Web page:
This morning I spotted a copy of one of the local newspapers. The Town’s two newspapers are weekly, so we only have to check once a week to see if our press releases got in. Two did! I congratulated the departments on their good work. Then I fired up Asana where I added the details about which articles were approved in which newspapers. We’ll see over the next year if we can detect patterns.
Courtesy of Darien Library
I didn’t have many “regular” panels to make this week. However, I had to address the issue of how a digital sign with light coming from behind looks way different than a physical sign even if they have the same colors. I made a digital panel with 8 variations on the selected color then went upstairs with the not-right printed sign to do a comparison. Two of my colleagues lent me their eyes on this project. No winners the first time. I went back downstairs and made another test screen. This time we selected something which will “blend” (as my colleagues described it).
Then I spent quite a bit of time re-working a few of the signs. You can see an example of one of them to the right. My secret to designing things: public domain images. This art is by Nakamura Daizaburo.
Yesterday I talked with one of the admins about signage and branding for a few minutes. She said that she liked that our signs are within a certain color scheme. It really ties everything together when all the signs are somewhere on the blue-green spectrum. While evaluating the digital sign, I stepped backwards and looked around the first floor. Yes, I could see what she means. It feels like we’re a little closer to my ideal of having a consistent feel like Target does: your brand colors everywhere.
Tomorrow I’ll share the fun video Krishna and I made to advertise the Stuffed Animal Sleepover. Just got to find some fun holiday music for the background.
This is just the end of a shelf marker. The whole thing is the size of a bookmark which includes the following text:
* Reminder that this is an always available title
I spent a lot of time revising this project, then sending in a help ticket to get it laminated properly. I also met with my colleague to discuss revising the museum brochure, working on a publicity plans for museum passes and another one for the January book sale.
I was buried again, but at the end of the day, I feel fairly accomplished. We’re launching a heightened focus on NoveList next week and I’ve been working closely with Reader’s Advisory on the launch. I made that mockup a couple weeks ago and found out the pricing for a custom sign last week. I sent my colleagues to the Noun Project last week to look for icon ideas. The press release was sent out last week today.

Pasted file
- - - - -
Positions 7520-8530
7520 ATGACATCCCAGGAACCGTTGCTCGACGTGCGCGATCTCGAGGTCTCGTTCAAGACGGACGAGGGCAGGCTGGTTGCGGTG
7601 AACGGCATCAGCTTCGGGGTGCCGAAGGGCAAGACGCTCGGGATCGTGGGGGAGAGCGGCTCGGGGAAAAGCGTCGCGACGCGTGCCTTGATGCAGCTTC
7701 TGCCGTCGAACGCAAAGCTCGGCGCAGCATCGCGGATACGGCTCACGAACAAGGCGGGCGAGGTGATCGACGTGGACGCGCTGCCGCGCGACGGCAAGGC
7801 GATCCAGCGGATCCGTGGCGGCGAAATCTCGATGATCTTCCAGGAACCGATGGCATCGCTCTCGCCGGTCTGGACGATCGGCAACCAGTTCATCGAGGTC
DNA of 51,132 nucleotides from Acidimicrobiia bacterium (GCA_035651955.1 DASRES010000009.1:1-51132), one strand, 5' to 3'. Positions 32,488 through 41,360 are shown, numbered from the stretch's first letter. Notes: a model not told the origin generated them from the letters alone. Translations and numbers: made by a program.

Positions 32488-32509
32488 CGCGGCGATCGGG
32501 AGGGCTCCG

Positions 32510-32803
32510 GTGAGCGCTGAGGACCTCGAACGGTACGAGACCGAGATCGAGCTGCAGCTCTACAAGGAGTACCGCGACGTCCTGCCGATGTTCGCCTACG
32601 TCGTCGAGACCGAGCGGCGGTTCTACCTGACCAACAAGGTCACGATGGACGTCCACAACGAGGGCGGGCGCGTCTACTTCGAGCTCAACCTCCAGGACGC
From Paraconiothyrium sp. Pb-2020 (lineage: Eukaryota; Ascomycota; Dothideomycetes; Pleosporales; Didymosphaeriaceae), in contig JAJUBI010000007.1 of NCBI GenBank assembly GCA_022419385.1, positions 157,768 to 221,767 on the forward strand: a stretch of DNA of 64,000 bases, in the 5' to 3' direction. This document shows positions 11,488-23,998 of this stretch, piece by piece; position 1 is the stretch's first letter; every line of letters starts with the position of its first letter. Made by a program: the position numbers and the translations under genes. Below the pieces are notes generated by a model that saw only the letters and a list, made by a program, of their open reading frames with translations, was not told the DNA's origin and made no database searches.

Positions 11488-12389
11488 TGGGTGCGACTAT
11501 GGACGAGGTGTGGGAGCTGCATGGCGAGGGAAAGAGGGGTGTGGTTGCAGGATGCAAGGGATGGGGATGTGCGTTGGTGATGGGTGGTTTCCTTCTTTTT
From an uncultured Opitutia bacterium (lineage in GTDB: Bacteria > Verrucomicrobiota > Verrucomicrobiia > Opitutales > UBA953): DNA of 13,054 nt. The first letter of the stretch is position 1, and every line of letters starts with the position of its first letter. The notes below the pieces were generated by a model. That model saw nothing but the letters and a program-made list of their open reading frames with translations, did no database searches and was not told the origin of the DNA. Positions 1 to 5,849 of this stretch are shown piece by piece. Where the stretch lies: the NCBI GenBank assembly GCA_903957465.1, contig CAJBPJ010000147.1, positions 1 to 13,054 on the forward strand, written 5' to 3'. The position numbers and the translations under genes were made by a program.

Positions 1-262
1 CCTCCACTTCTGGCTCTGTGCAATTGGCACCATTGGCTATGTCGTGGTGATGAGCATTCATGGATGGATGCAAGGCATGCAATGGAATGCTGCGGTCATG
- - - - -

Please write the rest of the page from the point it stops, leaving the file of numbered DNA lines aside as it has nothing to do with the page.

However, today was the first day I really dug into it. By working so closely with everyone, today we developed the icon that then went into the logo. From there we chose colors, revised our previous vision, and made the desktop wallpaper. Tomorrow I’ll take the final measurements and do a color test before designing that custom sign.
I also did a mockup for new semi-permanent signs for our first floor. We’ll likely meet next week to solidify the plan before I make the final designs. This project makes me anxious though I was told the signs may go up for only two years. The previous signs I made have been up for nearly four years!
Them I created bookmarks to promote our Lonely Planet travel guides. That’s the project where we have a year-long plan for in place to promote it steadily.
I did a lot of planning today. The final interesting thing that ties into this was going through the items to promote our latest book groups’ video. We’re really ramping up publicity there, so it’ll be interesting to see the turnout in hits.
I got hit with a stiff neck today that crushed my skull which led to me slowing down in trying to comprehend what I was working on. A real delight. On the other hand, I managed to push through and…
* Checked Tumblr on behalf of my colleague who is on vacation
* Create, print, and deliver “library closed” signs for Thanksgiving
* Emails, so many
* Chatted with a patron about a genealogy program for 20 minutes that we’re coordinating
* Work on an upcoming project that premiers next Monday
* UX meeting
* Created this week’s events email
* Wrote up the publicity plan results from Mini Golf
* Wrote up two pages of things to address at the Public Services meeting from the publicity POV (I attend once a month)
* Made a poster for an upcoming art program and mounted it
* Attended the Public Services meeting
* Did video edits and some uploads
* Scheduled out some tasks
* Uploaded the Five Minutes with Jen video and inserted it into the Book Groups email. Hopefully I can send it out first thing tomorrow.
* Was consulted to ask about changing the name of a project and tweaking the proposed logo.